Step 5: Program the Arduino

Connect the Arduino circuit board to your computer using a USB cable.  You do not need to attach power to the Arduino because the USB connection will power it.  In the Arduino software, in the Tools menu, select the type of Arduino you are using, and the port it is connected to. 

Then, from the menu, select File->Upload.  Ensure that the software compiles correctly and completes uploading to the Arduino board. 

Note: if you are doing this with the MIDI Shield attached to the Arduino, the switch on the MIDI Shield must be set to Prog for programming to work.

Step 6: Test the Sequencer

Disconnect the Arduino from the USB cable, attach the MIDI Shield to the Arduino (if it is not attached already), and then connect the Arduino to an AC adapter to power it.  (You can also use a battery pack.)  Connect the MIDI Out of the MIDI Shield to the MIDI In of a MIDI keyboard or sound module. 

Note: The board will transmit on the default MIDI channel (channel 1), so if your keyboard has had its MIDI channel changed, set it back to channel 1 or put it in Omni mode (receives all channels). 

Press the Play button (the picture shows the button assignments).  The sequencer will play the sequence used by Pink Floyd in the song On The Run, and turn on a green LED while it is playing.  You can try adjusting the Velocity and  Tempo knobs to see how these affect the sound.  You can stop the sequence by pressing the Stop button, at which point the green LED will turn off.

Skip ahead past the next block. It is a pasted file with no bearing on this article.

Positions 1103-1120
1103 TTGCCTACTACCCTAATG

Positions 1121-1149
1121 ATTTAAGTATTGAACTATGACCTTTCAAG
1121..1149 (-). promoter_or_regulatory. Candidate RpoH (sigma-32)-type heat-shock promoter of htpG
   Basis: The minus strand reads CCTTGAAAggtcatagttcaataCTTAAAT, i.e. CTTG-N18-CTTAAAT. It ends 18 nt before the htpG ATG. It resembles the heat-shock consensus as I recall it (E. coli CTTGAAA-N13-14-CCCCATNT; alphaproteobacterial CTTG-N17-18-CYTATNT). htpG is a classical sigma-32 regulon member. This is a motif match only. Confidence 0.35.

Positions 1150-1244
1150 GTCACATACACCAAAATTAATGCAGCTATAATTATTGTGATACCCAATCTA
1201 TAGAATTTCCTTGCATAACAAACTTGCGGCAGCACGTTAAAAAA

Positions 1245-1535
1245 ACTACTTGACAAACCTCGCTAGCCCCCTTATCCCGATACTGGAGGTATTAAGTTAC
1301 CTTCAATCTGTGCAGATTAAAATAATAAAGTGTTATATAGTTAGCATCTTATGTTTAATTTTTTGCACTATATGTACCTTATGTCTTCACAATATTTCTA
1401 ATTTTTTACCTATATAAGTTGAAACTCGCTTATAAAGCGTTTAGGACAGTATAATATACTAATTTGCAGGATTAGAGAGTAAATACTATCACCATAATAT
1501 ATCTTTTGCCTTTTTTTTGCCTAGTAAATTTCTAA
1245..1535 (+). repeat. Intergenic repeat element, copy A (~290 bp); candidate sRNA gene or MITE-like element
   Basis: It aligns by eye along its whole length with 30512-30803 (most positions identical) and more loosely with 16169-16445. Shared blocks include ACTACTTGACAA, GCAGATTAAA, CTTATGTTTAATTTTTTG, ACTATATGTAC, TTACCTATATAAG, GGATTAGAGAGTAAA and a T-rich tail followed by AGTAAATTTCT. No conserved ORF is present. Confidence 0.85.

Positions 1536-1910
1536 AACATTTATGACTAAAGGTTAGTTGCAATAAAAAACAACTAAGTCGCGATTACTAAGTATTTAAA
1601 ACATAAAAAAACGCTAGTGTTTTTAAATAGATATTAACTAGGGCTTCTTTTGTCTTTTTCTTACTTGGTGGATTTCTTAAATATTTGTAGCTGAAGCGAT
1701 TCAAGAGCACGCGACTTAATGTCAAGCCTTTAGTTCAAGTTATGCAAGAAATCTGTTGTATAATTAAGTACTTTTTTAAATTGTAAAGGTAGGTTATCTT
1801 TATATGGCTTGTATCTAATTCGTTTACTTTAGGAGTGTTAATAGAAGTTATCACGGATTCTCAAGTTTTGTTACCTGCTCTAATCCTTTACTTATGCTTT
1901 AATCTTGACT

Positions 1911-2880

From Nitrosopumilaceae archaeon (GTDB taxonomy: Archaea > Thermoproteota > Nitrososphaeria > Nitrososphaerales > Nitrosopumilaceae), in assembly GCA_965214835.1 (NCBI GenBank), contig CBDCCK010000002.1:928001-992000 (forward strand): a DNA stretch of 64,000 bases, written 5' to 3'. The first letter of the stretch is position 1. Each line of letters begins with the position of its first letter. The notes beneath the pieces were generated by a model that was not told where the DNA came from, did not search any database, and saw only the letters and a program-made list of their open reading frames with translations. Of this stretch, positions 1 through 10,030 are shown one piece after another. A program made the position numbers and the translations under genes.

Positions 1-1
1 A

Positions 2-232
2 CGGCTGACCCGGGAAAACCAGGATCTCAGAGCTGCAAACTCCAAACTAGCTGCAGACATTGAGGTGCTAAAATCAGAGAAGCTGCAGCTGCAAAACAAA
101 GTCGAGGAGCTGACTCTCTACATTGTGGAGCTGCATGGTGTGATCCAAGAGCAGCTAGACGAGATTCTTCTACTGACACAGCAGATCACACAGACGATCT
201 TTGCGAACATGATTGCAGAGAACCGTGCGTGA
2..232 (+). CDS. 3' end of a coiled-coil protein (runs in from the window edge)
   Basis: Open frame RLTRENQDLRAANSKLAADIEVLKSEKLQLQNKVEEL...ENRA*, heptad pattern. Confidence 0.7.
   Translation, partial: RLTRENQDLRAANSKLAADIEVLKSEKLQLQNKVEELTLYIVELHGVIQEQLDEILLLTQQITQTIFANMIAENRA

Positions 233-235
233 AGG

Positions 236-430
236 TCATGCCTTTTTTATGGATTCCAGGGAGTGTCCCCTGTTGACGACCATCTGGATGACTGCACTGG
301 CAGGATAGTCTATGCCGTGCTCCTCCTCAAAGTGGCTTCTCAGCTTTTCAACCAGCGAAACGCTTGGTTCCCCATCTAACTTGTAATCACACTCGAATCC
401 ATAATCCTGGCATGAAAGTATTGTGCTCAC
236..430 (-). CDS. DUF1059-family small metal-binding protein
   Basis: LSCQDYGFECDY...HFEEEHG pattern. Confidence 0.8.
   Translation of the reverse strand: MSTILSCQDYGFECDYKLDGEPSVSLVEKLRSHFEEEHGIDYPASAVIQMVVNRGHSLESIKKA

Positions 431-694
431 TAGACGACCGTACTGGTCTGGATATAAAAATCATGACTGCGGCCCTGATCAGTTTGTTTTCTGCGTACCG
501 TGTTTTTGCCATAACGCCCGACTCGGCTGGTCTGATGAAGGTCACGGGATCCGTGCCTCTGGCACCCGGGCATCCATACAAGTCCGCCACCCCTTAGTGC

Demo Trivia: In the demo video I used a Korg M-50 keyboard, and a stock factory sound called Trance Form Lead (D 090), a monophonic lead synth sound.  Many synths should have a stock sound that is similar.  In the video, I adjusted the filter cutoff frequency and filter resonance (sometimes called Q) on the keyboard to create a similar effect to the original Pink Floyd track.

Step 7: Record a Sequence

Connect the MIDI In of the MIDI Shield to the MIDI Out of a MIDI keyboard or other MIDI instrument.  Set the small slide switch on the MIDI Shield to the Run position (required for recording).